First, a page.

The Queer Issue

Homo History

Queer Issue 2006

Pride Events

Divorced From Reality

Pride 2006 Events Calendar

The Queer Issue

Queer Issue 2013

The Queer Issue

Ban Heterosexual Complacency

Gay Bathhouse

100,000 BC-1968

Gay Bars


What I know About...

The Delicate Art of Not Giving a Fuck

Having My Cake and Eating It Too


Amend It to End It

Lesbian Bathhouse


Public Sex

In a 'Star Trek' Outfit

Learning the Ropes


The Fag-Hag Emancipation Act of 2006


You Go, Gays


Diva Worship

On a Deadline

LEARNING TO USE words like femme and dyke and queer to describe myself has been a process, a long one. It began when I was 16 and had a super-sexy dream about Julia Roberts. She, somehow, had a dick and was fucking me, missionary style. I woke up all warm and squirmy, called my best friend and asked, "Do you think I'm gay?" It turns out I am, if that's what you call someone with a burning desire (yes, still) to strap a dildo on Julia and show her a good time.

Since the days of my teenage wet dreams, I've learned that it's the "girls" who work a transgender look that are more apt to whip their dick out of a bottom drawer and dishevel gender the way Julia did in my dreams. The be-dicked girls I adore are far more Brandon Teena than Julia Roberts, and conveniently s/he's usually on the prowl for girls who look like me: girly girls who look straight, but aren't. Still, I sometimes wonder about my attraction to butch. Could it be that butch/femme is simply where the action is for girls like me? Perhaps it's just a strategy: I am femme. Julia Roberts isn't wearing a dildo. She probably won't be any time soon. I do need to get laid. Maybe my attraction to butch was subconsciously cultivated due to the fact that pretty girls don't usually don strap-ons. But what if they did? As gender-fuck queers become more acceptable by popular cultural standards--see Hilary Swank's Oscar for Boys Don't Cry--the "dyke" things we do to identify ourselves to each other are becoming more mainstream. Our very identities often rest on our choice of clothing, hairstyle, or favorite sex toy, and our style is hipper than it used to be. But we do not engage in cultural customs and adorn ourselves with cultural relics that are considered "dyke" because we each independently discovered that we prefer these things. We do them because we want to find each other. And with our signifiers being co-opted by the Gap and marketed on the pages of Seventeen, straight girls are starting to look a little queer. Everywhere you look you can see the dyke-straight line blurring: het-sex symbol Sharon Stone making out with Ellen DeGeneres in If These Walls Could Talk 2; strong, capable, tough-ass and seemingly dyke women falling for silly muscle-bound boys in Girlfight. Have you seen Milla Jovovich pimping drugstore mascara the catch phrase "straight is boring?" Julia herself wooed Hugh Grant in a power-dyke suit last year in Notting Hill. Divisions between straight and queer are becoming increasingly distorted, and may soon be obsolete. As straight girls adopt dyke styles--our styles are, after all, easier to pull off and way more comfortable--will they also be more likely to do the kinds of things that dykes do?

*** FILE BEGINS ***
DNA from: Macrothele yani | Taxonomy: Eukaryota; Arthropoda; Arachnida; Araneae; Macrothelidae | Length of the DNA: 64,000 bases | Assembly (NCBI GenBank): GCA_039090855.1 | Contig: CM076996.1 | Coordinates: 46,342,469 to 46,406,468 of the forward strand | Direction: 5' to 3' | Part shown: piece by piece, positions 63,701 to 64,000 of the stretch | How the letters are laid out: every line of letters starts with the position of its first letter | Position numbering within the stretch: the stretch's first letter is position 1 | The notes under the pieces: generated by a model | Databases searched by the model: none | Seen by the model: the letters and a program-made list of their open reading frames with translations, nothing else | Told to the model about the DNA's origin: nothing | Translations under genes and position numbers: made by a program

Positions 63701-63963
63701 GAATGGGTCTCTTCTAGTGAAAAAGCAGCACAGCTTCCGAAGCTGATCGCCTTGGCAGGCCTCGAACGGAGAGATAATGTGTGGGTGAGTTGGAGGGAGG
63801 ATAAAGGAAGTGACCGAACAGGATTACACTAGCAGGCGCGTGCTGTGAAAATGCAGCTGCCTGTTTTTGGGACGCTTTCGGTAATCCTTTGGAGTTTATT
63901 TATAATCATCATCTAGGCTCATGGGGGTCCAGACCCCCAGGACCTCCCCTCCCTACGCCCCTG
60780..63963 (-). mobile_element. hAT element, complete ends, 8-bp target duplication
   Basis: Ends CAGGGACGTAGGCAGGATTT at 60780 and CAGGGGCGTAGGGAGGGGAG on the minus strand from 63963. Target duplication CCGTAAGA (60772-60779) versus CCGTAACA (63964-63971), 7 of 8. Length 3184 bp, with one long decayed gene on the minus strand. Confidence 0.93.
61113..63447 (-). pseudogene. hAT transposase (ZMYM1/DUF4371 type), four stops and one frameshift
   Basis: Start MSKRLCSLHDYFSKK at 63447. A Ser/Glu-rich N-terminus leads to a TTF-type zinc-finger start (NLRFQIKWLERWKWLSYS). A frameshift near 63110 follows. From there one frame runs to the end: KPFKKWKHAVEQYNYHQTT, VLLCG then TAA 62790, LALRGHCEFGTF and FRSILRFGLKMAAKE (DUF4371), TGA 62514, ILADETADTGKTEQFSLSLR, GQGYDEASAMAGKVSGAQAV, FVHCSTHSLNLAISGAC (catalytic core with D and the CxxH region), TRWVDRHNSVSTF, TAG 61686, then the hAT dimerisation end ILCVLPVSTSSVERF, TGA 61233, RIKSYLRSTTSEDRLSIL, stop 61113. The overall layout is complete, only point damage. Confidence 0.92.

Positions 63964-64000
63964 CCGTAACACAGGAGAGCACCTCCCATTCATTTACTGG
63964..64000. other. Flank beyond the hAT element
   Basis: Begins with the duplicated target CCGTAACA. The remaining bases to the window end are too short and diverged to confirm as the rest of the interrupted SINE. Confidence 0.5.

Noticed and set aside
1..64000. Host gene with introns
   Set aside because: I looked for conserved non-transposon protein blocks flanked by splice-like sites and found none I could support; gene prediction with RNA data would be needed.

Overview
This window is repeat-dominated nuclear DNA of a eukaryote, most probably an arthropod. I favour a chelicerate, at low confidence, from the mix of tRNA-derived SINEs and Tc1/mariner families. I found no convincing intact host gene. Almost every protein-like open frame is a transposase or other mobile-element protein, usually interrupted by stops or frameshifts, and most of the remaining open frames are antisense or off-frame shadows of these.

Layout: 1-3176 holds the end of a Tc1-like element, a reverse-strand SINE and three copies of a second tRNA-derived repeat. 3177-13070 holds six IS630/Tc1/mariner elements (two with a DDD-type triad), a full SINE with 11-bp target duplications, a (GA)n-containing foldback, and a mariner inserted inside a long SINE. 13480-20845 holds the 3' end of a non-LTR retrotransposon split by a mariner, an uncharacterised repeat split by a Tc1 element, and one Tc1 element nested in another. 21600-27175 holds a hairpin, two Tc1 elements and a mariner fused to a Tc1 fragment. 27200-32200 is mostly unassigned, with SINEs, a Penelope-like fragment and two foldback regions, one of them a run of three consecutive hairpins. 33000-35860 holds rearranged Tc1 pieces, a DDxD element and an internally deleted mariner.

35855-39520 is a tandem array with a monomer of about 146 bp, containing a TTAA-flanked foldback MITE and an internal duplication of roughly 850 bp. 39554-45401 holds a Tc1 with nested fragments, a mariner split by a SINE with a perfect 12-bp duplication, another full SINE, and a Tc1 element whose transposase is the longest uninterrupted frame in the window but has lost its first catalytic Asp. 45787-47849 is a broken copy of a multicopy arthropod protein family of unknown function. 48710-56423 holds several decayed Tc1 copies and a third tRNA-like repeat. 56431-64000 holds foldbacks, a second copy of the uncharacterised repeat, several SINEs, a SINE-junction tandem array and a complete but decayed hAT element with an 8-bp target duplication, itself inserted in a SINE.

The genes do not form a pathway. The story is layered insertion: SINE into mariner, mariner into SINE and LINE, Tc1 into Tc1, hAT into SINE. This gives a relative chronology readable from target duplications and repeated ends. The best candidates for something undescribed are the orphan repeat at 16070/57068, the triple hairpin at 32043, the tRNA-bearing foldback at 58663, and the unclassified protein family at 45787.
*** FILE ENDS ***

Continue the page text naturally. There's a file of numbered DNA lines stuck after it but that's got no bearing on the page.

Whether or not we can expect a new and improved strapping Julia, one thing is for sure: In the queer-assimilated future of America, straight girls as we now know them won't exist. Instead, they will look like us, talk like us, be like us. It's both terrifying and exhilarating. The world we've created for ourselves will suddenly feel uncomfortable and exposed, and we'll be left wondering who among us invites our advances. The answer: anyone. I'm not saying that girls and boys won't be hooking up; they will. Their desires will simply not define them, or us.

Assimilation demands that we not assume that powerful, capable women are or should be queer. Instead, it demands that we assume nothing.